bodies and committees and to regional institutions pursuant to their treaty obligations;

9. Acknowledges that, in the performance of their key functions, in accordance

with their mandates and with the Paris Principles, national human rights institutions are

supporting the establishment and maintenance of inclusive societies, and in doing so can

contribute to the implementation of the 2030 Agenda, including by:

(a) Assisting States to adopt effective frameworks to promote and protect human

rights, which are applied equally to protect the rights of all individuals, without

discrimination on any grounds, including race, colour, gender, age, disability, language,

religion, political or other opinion, national or social origin, property, birth or other status;

(b) Contributing to building the capacity of States to prevent and reduce

discrimination and violence through effective national-level legislation, regulation, policies

and programmes, including those that guarantee equal access, rights and opportunities for

all, including equal access to justice and participatory decision-making;

(c) Contributing to the progressive realization of economic, social and cultural

rights for all;

(d) Contributing to the elimination of all forms of discrimination against women

and gender-based violence;

(e) Contributing to the fight against racism, racial discrimination, xenophobia

and other related intolerance, all forms of hate speech, and religious intolerance and its

manifestations, including hate crimes and incitement to hatred, and fostering cohesive

societies that respect and celebrate diversity and multiculturalism;

(f) Contributing to addressing multiple and intersecting forms of discrimination

that can increase the vulnerability to violence and discrimination of persons with

disabilities, indigenous peoples, refugees and migrants, persons who are socioeconomically

disadvantaged, persons belonging to national or ethnic, religious and linguistic minorities,

and other individuals in vulnerable situations or belonging to marginalized groups;

(g) Working with businesses to fulfil their responsibility to respect human rights

in accordance with human rights law, and to support initiatives aimed at protecting victims

of human rights abuses, including through the dissemination and implementation of the

Guiding Principles on Business and Human Rights;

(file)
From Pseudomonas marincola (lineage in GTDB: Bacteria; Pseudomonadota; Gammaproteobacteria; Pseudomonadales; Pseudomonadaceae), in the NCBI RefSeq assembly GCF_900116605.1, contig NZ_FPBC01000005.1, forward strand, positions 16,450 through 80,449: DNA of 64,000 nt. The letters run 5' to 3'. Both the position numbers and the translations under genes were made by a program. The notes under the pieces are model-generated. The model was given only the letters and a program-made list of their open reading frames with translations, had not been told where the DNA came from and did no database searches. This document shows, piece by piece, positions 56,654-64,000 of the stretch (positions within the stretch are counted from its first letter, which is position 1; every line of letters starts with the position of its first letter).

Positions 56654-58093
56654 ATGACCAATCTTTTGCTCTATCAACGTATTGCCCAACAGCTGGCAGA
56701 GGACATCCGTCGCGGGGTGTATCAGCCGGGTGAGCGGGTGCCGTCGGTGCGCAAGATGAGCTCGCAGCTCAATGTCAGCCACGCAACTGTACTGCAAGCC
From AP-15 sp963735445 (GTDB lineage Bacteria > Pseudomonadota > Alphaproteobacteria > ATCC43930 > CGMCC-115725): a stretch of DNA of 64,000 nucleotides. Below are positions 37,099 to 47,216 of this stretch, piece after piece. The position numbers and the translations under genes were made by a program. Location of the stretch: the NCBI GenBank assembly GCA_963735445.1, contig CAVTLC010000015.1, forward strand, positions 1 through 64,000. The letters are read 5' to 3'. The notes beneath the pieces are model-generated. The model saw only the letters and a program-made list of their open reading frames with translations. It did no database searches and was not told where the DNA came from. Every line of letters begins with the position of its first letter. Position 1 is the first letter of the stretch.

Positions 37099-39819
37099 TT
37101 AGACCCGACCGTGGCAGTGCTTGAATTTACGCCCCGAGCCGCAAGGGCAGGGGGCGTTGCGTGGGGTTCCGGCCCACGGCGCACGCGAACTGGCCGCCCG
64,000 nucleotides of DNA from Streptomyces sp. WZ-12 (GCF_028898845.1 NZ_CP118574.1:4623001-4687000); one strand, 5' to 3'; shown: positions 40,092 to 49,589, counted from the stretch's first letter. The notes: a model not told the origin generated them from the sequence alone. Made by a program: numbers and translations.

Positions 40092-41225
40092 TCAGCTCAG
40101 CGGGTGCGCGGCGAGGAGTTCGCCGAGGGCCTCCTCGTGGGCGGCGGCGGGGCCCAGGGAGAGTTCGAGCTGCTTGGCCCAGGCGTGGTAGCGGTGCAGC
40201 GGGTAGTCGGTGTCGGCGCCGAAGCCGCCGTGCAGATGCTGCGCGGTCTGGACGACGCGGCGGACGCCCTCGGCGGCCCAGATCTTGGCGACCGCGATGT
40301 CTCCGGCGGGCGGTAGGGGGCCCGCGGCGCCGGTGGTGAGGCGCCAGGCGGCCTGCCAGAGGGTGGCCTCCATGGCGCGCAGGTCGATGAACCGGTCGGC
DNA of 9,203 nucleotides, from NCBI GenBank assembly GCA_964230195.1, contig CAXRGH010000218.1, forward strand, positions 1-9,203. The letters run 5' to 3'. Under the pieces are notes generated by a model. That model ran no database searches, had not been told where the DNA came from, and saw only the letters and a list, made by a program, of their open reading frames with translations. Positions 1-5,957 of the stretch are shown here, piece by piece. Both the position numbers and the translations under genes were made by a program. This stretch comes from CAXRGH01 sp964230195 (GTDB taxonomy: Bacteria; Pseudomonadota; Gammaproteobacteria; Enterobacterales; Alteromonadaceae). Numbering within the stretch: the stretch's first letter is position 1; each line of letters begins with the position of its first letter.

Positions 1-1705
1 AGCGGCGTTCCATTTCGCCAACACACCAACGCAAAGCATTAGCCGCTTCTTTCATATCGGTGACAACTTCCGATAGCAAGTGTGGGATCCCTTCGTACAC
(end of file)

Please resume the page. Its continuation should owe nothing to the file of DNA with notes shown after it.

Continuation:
10. Encourages all States and national human rights institutions to continue to

take appropriate steps to maintain a legislative or policy framework compliant with the

Paris Principles, and to promote cooperation, the exchange of information, the sharing of

experience and the dissemination of best practices concerning the establishment and

effective operation of national human rights institutions, including their contribution to the

establishment and maintenance of inclusive societies and the implementation of the 2030

Agenda;

11. Invites national human rights institutions to include in their cooperation the

exchange of best practices on strengthening their liaison role between civil society and their

Governments;

12. Requests the Office of the High Commissioner to continue and to strengthen

its work with national human rights institutions, including through technical cooperation,

capacity-building activities and advice, urges the High Commissioner to ensure that

appropriate arrangements are made and budgetary resources are provided to continue and

further extend activities in support of national human rights institutions, including through

increased support for the work of the Global Alliance of National Human Rights

Institutions and its regional networks, and invites Governments to contribute additional

voluntary funds to that end;

13. Also requests the Office of the High Commissioner to convene, in close

coordination with the Global Alliance of National Human Rights Institutions, on the

margins of the 2019 annual meeting of the Global Alliance, an intersessional, half-day

consultation, open to all States, national human rights institutions, civil society

organizations and other relevant stakeholders, with the objective of exchanging the

experiences and practices of national human rights institutions in working to support the

establishment and maintenance of inclusive societies and the implementation of the 2030

Agenda, and further requests the Office of the High Commissioner to submit to the Human

Rights Council, at its forty-first session, a summary report on the consultation;

14. Requests the Secretary-General to submit to the Human Rights Council, at its

forty-fifth session, a report on the implementation of the present resolution that includes

examples of best practices among national human rights institutions, and a report on the

activities of the Global Alliance of National Human Rights Institutions in accrediting

national institutions in compliance with the Paris Principles.

41st meeting

28 September 2018

[Adopted without a vote.]